Web Guru Throws Wet Blanket on Fire
The Amazon Kindle Fire may be a holiday hit, but Web page usability expert Jakob Nielsen has found a lot to complain about. He doesn't like its size, its weight or its ability to surf the Web save for Amazon's own pages. However, he said, the Fire may be saved by virtue of its own popularity -- big sales could create an incentive for developers to cater to the seven-inch screen when they design pages and apps.
12/06/11 10:46 AM PT
Jakob Nielsen, the design expert dubbed "the guru of Web page usability" by The New York Times and "the Web's usability czar" by WebReference.com, didn't find too many user-friendly features on Amazon's new Kindle Fire, according to a report he published on his website Monday.
The device is too heavy for extended use, Nielsen said, and he has problems with both the software and hardware design. The 7-inch screen is an awkward in-between of a traditional tablet size and a large mobile phone, he added, making Web browsing and interactive touch features very difficult.
His findings were based off a four-person user study of consumers who had 1.5 to 2.5 years of experience using tablet devices. The Kindle Fire, which sells for US$199, didn't fare well.
The Kindle Fire, an enhanced tablet version of Amazon's popular Kindle e-reader, has apparently been a hot seller for Amazon after only a few weeks on the market.
Launched in mid-November, the tablet is projected to ship 3.9 million units by the end of the year, earning 13.8 percent of the market share, according to a report from IHS. That puts the Fire in the number two spot behind Apple, which controls about 65 percent of the market, and well ahead of its nearest competitor, the Samsung Galaxy Tab, which should have a 4.8 percent share at year's end.
Amazon didn't respond to our requests to comment on Nielsen's report.
One of Nielsen's biggest gripes with the Kindle Fire is the 7-inch display, which is smaller than a full-size tablet and larger than a smartphone. This size, he predicted, will be "either a glorious failure or fail miserably."
In a larger tablet screen, such as the one found on an iPad, the display is big enough for user-friendly touch interaction, he said. And when it comes to smaller mobile screens like those on phones, developers have already adapted their interfaces to work well with a limited number of square inches and avoid "fat finger" problems.
"Using designs intended for a full screen on a 7-inch tablet is like squeezing a size-10 person into a size-7 suit. Not going to look good. But that's what the Fire is trying to do," Nielsen wrote.
But this problem could be solved if sales remain hot enough. If, he said, the Kindle Fire flies off shelves and Amazon or other tablet makers have an incentive to go back and invest in better design for the 7-inch screen, it could end up being a happy medium and a user-friendly size for consumers looking for a more mobile device.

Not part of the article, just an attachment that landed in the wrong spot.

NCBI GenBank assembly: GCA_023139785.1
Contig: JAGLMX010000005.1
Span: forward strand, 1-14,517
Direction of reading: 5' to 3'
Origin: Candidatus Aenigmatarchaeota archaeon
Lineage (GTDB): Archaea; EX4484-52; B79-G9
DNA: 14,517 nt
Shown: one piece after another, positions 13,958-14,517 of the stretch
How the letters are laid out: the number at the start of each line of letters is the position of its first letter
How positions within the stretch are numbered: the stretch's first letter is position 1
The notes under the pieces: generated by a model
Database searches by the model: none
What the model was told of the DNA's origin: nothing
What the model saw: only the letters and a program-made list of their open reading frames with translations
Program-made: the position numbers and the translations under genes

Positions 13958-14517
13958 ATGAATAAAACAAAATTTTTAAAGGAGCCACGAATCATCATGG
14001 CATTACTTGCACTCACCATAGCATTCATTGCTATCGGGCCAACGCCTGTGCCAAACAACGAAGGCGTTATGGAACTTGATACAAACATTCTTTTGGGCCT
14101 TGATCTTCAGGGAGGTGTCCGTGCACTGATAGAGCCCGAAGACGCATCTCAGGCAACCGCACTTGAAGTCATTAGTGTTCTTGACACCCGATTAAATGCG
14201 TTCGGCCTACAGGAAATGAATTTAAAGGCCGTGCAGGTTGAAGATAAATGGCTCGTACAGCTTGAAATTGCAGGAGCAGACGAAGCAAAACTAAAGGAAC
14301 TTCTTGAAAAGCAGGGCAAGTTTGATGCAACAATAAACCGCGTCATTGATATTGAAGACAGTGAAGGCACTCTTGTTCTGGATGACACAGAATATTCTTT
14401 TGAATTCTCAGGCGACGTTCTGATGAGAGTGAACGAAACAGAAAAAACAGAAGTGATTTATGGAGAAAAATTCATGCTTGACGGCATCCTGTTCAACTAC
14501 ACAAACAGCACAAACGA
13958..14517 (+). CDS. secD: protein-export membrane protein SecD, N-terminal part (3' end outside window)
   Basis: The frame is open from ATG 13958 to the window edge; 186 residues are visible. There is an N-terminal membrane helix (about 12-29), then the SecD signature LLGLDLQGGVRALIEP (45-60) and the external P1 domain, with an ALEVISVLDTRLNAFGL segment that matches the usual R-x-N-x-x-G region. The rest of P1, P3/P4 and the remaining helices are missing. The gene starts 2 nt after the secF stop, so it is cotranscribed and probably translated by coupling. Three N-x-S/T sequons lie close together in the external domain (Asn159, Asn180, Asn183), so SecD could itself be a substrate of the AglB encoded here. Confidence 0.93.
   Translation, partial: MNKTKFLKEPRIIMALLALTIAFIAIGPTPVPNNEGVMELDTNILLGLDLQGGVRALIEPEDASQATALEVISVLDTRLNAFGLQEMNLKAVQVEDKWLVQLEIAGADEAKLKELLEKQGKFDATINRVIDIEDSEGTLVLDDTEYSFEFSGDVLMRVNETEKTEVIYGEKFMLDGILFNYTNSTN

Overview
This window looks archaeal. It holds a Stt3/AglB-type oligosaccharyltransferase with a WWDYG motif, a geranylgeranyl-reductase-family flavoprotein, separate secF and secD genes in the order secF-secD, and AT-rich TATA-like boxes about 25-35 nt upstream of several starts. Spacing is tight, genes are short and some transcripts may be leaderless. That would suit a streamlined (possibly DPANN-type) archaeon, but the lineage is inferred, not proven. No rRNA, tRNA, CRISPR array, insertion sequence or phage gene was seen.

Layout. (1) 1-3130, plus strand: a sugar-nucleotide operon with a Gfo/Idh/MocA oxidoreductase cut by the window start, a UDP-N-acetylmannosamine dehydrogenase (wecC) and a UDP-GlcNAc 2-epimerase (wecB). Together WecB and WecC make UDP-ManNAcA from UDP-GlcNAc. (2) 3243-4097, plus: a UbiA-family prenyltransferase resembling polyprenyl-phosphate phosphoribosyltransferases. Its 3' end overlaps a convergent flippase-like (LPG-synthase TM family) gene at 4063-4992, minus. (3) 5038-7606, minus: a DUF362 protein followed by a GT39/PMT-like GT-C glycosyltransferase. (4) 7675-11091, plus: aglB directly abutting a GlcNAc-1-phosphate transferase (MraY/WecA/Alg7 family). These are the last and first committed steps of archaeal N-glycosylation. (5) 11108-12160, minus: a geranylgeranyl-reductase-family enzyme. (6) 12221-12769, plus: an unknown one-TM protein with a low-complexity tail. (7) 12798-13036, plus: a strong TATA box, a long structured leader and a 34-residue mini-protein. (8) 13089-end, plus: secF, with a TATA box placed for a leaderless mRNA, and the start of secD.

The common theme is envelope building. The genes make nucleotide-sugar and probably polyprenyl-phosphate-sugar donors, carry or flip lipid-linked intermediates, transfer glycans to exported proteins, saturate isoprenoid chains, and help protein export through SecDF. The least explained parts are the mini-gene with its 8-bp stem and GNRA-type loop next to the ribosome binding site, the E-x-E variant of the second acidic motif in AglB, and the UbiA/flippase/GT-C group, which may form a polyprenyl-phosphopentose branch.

"I think it's more likely that Apple will release a 7-inch model than Amazon will release a 10-inch model," J. Gerry Purdy, principal analyst at MobileTrax, told TechNewsWorld.
Calling: Droid Developers
Another issue is the platform the Kindle Fire runs on: a product-specific version of Android. That means developers, already busy juggling between iOS, Android and other platforms, would have to adjust once again to develop unique Kindle Fire apps.
Major outfits such as The Wall Street Journal have created Kindle Fire apps, but smaller, more independent developers might stick to the more established platforms for their best work.
Nielsen's projection for whether or not that will be a problem for the development of the product is similar to his thoughts on the fate of the 7-inch display.
"It's certainly a potential problem going forward that fewer apps may be available for the Kindle if it's too different to develop for it, as opposed to the broader Android platform. The real question here, though, is how many copies it will sell in the next year or two. If they do sell a lot, the apps will follow," Nielsen told TechNewsWorld.
Nielsen has several other problems with the Kindle Fire, including its weight, which he said makes it difficult to hold for extended periods of time. Web browsing is nearly impossible due to a combination of the 7-inch display and software rough spots, he added.
However, the Amazon shopping experience is great on the Fire, according to Nielsen, who noted that if he was a conspiracy theorist, he'd think Amazon were up to something by making other commerce sites a pain to access.
"It's very easy to shop on Amazon through the Fire. This is true both for general Amazon shopping through the built-in Amazon app and for shopping for downloadable content. This integration is done well. The problem is really that the content doesn't shine once it has been downloaded because the reading experience is too poor, particularly for magazines and newspapers," he told TechNewsWorld.
Not everyone had as poor an experience as Nielsen and his testers.
"I found the Kindle a delight to use and think that some of the shortcomings are simple changes to the user interface that either Amazon or Google can incorporate for 7-inch models. He says it's heavy, but has he ever tried to hold an iPad with two fingers on the edge?" asked Purdy.
Consumers usually have a pretty good idea of what they're looking for upon entering a retail store or browsing online, and Nielsen's report is unlikely to sway users who've already made up their minds, he said.
"If you want to read books plus share photos of family members and friends, get a Kindle Fire or Nook tablet. Get an iPad if you use a lot of publishing apps and want a large screen for watching movies or showing presentations," said Purdy.